John Jacob Astor (1763-1848)

of New York City, Founder of the American Fur Company

Associated Houses

Astor Mansion


Villa Le Saugy


On coming to America from Germany, Astor established himself as a fur trader. He made a fortune trading on both coasts, dealing in furs as well as opium with the Chinese. On retiring from life in the wilds of "Indian Country" he came to New York. He took a townhouse in the city and built the Astor Mansion at Hellgate, being careful not to appear overly showy to his more refined, yet poorer neighbors. He then turned his hand to real estate, correctly predicting Manhattan's direction of growth. He bought up land on the cheap that would later stretch from Broadway to Times Square and beyond. Between 1823 and 1825, he lived at the historic Villa Le Saugy on Lake Geneva in Switzerland. On his death, he was the largest landowner in New York City and his assets were valued at about $25 million (roughly $140 billion today), at a time when 'millionaire' was a new and rarely used term. Towards the end of his life he was asked about his wealth and left a pearl of wisdom: "a man who has $1 million is as well off as if he were rich".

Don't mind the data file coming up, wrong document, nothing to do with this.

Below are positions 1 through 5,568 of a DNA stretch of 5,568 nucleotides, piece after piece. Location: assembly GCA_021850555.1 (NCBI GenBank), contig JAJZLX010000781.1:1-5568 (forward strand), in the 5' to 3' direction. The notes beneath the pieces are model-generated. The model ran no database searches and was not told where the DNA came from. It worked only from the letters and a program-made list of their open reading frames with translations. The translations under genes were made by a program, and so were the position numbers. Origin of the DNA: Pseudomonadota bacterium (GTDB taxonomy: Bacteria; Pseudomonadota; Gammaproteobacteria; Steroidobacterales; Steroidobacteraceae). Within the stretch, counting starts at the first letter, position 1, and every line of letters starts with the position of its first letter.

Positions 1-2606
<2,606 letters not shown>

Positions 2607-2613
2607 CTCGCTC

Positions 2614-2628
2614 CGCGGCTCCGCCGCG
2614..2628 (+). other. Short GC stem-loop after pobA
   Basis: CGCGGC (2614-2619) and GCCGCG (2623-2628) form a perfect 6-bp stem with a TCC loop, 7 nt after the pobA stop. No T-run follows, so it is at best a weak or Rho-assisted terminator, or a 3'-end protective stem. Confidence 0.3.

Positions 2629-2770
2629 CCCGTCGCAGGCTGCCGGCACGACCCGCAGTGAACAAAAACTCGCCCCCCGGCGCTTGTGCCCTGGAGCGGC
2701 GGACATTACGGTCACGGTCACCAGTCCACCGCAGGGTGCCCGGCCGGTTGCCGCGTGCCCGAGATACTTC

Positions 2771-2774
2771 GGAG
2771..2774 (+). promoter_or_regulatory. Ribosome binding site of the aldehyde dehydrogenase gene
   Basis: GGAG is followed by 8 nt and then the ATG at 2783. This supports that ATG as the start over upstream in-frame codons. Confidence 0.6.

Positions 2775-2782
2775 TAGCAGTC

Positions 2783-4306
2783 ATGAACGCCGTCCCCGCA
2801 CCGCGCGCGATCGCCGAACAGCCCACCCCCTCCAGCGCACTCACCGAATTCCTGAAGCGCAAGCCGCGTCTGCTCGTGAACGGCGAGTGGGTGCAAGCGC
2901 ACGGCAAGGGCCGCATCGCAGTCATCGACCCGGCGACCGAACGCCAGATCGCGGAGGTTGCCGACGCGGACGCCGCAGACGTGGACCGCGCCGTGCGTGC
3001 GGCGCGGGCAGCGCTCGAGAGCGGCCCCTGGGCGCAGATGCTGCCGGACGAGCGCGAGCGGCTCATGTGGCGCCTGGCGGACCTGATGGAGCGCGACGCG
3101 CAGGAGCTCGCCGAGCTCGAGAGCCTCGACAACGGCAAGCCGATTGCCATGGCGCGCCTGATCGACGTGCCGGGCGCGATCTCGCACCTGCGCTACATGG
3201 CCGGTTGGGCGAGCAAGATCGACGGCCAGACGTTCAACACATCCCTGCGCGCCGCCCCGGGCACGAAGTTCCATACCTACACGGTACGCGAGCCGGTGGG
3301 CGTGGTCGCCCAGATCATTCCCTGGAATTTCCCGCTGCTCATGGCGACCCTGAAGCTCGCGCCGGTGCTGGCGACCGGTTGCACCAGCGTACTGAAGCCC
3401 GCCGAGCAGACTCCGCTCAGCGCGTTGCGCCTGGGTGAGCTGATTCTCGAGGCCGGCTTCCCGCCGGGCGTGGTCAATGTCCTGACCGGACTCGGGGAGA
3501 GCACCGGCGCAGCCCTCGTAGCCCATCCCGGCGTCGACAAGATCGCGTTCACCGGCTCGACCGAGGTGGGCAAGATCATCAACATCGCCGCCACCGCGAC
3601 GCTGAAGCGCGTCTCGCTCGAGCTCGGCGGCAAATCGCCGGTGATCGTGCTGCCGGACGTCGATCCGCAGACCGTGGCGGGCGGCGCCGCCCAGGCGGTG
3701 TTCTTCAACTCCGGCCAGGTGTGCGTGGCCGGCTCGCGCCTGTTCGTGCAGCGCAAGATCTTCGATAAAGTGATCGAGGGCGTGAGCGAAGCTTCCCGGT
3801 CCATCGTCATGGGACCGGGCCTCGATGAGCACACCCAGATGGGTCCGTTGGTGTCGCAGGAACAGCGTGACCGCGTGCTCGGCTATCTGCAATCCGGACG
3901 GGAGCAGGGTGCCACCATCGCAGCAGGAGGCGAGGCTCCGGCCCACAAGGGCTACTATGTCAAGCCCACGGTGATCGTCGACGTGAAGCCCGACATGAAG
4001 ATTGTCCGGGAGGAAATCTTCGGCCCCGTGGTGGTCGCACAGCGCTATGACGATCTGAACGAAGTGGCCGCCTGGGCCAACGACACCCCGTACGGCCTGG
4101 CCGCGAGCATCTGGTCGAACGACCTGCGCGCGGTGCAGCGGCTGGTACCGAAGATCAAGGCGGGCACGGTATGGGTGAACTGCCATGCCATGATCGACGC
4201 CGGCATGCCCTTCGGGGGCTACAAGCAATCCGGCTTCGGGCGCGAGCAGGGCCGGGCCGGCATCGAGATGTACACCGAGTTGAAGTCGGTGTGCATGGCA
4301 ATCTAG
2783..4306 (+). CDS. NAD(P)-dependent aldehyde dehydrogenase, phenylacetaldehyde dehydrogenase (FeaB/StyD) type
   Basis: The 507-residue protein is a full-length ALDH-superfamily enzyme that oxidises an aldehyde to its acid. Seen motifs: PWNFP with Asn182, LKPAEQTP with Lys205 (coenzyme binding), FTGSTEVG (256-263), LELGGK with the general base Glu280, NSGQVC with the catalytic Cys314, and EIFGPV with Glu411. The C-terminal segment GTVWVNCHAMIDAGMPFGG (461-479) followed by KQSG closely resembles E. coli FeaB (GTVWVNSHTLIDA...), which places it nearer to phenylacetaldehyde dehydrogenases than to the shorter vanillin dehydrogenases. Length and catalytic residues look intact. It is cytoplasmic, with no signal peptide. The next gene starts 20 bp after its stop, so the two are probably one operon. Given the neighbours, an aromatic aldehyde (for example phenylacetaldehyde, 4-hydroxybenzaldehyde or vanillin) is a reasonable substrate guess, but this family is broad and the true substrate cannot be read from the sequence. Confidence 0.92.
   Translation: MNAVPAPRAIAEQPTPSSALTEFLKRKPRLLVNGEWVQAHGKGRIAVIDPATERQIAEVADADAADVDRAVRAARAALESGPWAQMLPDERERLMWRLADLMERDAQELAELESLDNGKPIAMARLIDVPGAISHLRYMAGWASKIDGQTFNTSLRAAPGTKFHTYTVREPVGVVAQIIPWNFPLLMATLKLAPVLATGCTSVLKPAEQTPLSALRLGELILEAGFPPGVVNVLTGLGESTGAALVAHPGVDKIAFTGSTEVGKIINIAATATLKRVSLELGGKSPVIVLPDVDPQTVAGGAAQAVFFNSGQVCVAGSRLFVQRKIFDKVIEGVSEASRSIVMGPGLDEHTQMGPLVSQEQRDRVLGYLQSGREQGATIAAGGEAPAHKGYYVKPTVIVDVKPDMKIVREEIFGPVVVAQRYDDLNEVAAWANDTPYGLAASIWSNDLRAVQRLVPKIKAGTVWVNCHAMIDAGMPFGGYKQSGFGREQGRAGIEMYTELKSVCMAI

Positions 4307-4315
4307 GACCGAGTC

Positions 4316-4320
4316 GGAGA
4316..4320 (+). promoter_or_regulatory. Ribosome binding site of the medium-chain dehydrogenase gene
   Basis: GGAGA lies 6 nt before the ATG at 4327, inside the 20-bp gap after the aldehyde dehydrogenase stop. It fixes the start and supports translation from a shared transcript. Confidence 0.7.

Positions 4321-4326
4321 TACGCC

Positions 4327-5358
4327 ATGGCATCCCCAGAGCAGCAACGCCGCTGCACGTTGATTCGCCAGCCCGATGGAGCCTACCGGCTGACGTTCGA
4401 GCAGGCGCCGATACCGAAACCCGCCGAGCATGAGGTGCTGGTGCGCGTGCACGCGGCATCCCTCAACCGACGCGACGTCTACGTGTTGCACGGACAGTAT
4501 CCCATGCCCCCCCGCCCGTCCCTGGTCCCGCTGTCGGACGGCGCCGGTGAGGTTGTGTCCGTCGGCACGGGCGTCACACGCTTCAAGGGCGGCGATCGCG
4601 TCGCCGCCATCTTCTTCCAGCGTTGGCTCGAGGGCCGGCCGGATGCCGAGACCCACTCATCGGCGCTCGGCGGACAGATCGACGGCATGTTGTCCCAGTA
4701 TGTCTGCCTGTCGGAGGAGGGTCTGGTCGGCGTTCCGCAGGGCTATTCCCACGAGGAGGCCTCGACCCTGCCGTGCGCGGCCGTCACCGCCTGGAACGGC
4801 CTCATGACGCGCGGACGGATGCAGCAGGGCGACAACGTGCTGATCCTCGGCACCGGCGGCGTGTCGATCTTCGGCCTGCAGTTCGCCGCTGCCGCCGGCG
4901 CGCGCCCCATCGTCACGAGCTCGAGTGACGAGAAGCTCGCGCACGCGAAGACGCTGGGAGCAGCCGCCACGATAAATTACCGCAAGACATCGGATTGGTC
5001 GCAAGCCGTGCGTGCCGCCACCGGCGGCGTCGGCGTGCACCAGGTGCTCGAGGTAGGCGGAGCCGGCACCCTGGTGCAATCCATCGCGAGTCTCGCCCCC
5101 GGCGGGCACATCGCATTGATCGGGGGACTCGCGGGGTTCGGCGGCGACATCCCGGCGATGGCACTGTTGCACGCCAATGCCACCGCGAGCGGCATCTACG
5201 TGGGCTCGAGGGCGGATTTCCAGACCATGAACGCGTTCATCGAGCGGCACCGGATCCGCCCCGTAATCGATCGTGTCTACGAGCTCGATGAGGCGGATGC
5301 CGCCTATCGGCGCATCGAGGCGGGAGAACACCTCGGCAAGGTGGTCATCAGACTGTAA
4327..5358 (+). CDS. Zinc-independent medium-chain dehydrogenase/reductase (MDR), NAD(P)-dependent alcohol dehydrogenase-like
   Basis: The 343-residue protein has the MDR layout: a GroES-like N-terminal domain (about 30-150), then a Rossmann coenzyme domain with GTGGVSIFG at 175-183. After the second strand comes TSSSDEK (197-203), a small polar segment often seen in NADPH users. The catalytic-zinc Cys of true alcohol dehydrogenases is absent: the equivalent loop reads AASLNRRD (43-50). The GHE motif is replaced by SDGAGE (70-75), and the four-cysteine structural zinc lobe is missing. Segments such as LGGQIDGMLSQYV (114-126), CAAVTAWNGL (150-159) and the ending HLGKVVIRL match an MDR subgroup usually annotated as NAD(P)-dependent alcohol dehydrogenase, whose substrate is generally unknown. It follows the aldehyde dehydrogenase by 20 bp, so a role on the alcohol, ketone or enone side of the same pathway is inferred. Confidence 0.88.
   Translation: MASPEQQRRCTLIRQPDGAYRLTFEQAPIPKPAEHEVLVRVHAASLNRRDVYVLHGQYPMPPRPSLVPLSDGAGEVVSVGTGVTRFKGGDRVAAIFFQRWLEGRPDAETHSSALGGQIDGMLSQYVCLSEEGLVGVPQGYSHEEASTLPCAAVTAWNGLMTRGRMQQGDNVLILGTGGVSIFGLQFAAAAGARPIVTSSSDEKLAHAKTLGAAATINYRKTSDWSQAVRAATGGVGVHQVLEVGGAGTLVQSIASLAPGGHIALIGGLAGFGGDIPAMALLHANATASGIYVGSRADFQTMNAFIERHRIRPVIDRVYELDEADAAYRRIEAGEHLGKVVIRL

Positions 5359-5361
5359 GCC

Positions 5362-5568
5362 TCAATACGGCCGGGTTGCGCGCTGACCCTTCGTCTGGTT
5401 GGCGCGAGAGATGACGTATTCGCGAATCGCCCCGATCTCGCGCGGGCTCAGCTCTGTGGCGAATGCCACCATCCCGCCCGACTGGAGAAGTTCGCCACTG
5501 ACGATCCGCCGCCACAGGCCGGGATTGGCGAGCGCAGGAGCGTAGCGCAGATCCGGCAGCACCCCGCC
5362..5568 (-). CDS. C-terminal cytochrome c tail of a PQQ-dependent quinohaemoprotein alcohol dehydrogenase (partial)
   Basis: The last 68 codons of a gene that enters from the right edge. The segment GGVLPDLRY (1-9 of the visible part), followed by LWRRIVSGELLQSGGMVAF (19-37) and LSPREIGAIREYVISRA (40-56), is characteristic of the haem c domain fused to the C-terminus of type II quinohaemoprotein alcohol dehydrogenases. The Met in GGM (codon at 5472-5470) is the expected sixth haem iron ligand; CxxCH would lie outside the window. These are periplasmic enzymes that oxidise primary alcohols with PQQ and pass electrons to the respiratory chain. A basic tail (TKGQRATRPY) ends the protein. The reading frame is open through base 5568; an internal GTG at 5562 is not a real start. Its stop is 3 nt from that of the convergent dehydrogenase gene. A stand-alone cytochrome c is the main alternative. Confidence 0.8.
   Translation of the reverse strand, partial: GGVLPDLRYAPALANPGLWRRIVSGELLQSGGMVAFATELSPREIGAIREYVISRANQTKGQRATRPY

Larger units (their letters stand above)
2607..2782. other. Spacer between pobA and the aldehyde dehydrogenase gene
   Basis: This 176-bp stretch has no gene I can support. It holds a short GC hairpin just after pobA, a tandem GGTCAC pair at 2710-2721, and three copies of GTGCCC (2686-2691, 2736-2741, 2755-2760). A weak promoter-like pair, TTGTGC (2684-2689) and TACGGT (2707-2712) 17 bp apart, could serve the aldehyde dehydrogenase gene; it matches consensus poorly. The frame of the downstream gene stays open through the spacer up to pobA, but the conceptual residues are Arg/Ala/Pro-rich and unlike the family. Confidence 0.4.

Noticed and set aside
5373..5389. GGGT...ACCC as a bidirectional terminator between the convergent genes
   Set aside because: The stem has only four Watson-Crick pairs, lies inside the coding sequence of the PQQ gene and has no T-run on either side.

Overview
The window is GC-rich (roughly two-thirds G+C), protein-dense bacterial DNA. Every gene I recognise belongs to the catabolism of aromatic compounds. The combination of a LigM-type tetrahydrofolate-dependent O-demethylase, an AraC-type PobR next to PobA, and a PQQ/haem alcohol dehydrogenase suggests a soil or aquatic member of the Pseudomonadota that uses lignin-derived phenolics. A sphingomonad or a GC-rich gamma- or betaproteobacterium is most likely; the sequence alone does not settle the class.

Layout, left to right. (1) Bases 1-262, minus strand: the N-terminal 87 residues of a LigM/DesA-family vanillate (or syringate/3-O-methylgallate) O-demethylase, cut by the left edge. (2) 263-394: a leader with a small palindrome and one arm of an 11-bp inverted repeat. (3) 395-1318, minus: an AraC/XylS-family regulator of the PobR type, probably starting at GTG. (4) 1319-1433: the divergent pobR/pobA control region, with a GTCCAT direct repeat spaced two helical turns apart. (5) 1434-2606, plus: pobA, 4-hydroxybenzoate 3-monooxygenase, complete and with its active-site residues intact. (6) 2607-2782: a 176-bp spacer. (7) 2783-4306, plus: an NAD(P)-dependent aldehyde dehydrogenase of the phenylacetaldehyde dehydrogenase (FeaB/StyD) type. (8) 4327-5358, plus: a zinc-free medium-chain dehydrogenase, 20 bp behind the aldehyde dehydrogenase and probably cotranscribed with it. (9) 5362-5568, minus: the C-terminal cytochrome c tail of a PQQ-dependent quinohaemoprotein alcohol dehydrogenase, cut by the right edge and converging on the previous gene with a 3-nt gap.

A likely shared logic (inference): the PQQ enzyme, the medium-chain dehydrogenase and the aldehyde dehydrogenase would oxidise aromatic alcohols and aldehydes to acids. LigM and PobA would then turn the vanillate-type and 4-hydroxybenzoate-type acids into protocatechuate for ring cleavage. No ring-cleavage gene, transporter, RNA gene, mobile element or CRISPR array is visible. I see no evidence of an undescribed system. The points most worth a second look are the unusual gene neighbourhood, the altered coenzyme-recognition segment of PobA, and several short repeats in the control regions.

Contributed by Mark Meredith on 01/10/2018 and last updated on 04/06/2024.